Directed By: David Lynch Kyle Maclachlan: Jeffrey Beaumont Dennis Hopper: Frank Booth Isabella Rossellini: Dorothy Vallens

Laura Dern: Sandy Williams Hope Lange: Mrs. Williams Dean Stockwell: Ben ‘For as diverse as Lynch's filmography is, Blue Velvet is quite possibly his masterwork. There's a strange mix of comfort and beauty with terror and awfulness.’ Carr K., (2011) Blue Velvet is an appalling film. It straddles two times in America’s history, for no particular reason. It is packed full of vacuous performances, shoddy singing and asks, more than

once this question from the viewer, “What is David Lynch trying to tell me, and when will he stop?” The story is set when a young Maclachlan finds a severed ear on a patch of waste ground, and, with the investigative zeal of youth he sets about trying to solve the mystery himself. After speaking to the police of his find one of the neighbourhood detectives invites him to his house where he meets Laura Dern’s Sandy. After explaining his find, the level headed Sandy allows herself to be drawn into the intrigue. The pair somehow identify Isabella Rossellini’s Dorothy Vallen’s as a possible suspect and Maclachlan hatches the first of his genius plans, to break into the singer’s apartment and have a snoop around. In this respect, Lynch’s directorial style can be commended. He is able to hold the audience is suspense in some style. There are several pivotal scenes where the audience watches in fear for the young hero’s safety. Whilst they might not be able to define why the character acts so stupidly, they are gripped by the trouble he finds. ‘shocking, perverse, funny, unsettling, scathing, biting, and twisted, but undeniably original’ Kendrick J., (2011) Well, in terms of originality, Kendrick has a point. Some may find the violence and the ease with which Lynch raises his hand to the viewer unsettling. What makes for more disturbing thought is the ease with which Maclachlan deals with Rossellini’s masochistic tendencies and is swayed to indulging in them. I leave you with the words of Roger Ebert, ‘It made me feel pity for the actors who worked in it and anger at the director for taking liberties with them.’ Ebert R., (2000)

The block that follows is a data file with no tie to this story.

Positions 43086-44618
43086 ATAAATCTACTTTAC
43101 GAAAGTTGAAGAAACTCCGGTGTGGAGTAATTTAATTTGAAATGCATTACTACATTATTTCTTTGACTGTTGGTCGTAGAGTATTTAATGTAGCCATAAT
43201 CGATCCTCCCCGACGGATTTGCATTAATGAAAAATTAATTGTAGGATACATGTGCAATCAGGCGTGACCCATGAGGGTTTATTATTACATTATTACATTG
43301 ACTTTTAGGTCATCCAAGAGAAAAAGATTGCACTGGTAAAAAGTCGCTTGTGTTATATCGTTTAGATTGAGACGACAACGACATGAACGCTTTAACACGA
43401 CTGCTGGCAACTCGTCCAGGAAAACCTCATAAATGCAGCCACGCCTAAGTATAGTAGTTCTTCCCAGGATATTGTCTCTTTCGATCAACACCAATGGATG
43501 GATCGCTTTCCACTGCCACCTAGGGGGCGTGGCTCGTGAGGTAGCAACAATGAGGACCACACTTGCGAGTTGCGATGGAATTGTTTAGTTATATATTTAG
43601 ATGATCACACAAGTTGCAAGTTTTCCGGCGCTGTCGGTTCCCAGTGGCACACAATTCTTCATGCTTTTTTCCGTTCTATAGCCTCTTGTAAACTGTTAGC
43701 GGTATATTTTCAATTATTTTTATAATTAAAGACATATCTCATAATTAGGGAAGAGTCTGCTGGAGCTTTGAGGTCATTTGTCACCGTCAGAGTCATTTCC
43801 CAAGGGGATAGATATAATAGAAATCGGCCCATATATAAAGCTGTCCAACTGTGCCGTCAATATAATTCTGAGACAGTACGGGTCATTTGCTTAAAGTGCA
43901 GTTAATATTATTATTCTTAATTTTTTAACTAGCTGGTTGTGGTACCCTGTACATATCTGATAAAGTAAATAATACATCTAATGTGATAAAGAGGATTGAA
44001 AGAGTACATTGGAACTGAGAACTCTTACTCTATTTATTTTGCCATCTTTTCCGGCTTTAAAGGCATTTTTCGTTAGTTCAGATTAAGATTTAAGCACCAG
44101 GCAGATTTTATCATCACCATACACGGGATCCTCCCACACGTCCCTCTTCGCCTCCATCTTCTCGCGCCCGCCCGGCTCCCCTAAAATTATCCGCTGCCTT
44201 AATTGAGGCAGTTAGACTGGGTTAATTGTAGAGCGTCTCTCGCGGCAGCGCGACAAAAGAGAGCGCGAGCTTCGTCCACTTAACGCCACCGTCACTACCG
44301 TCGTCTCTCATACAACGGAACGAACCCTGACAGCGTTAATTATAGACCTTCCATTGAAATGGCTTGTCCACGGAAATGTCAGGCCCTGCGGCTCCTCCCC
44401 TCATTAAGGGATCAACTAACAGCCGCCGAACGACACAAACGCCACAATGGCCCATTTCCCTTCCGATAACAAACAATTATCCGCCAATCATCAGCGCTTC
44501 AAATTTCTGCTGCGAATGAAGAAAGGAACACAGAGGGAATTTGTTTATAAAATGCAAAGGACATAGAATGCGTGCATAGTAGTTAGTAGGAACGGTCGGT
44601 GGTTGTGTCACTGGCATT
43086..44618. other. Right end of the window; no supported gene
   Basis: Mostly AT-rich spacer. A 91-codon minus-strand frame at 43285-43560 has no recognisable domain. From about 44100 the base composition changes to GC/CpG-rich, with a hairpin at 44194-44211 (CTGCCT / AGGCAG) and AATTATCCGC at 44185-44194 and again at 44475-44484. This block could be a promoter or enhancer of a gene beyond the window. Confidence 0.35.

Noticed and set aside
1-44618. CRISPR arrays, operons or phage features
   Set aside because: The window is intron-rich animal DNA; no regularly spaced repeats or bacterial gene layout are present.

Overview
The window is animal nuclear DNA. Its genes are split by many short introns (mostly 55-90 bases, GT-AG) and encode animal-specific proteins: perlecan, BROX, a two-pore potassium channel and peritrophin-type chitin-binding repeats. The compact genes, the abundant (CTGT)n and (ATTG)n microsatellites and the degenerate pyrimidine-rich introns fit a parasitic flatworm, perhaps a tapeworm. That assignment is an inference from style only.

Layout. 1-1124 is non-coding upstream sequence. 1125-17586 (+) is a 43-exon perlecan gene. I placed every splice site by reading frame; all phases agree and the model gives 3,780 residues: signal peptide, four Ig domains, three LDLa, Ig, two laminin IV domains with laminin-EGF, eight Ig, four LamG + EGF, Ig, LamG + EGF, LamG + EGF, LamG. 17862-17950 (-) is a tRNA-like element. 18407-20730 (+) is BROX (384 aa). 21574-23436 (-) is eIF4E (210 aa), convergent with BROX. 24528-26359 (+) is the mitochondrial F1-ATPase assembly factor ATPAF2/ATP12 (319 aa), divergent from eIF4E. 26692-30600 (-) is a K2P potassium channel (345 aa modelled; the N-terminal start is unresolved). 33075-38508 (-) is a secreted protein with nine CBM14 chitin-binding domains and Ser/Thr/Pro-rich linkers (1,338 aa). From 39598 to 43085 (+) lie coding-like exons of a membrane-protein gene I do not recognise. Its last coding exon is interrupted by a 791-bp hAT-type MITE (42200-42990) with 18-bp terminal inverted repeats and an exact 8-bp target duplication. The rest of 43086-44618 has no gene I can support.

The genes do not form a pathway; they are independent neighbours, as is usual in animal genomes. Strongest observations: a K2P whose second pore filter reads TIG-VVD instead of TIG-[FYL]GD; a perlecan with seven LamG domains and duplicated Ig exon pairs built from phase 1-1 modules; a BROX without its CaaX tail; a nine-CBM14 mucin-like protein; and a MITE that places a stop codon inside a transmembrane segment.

Critic Bibliography Carr K., (November 13, 2011), ‘7M Pictures’, rottentomatoes Ebert R., (January1, 2000). ‘Chicago Sun-Times’, Kendrick J., (November 10 2011). ‘Q Network Film Desk’, Image List Poster Image:

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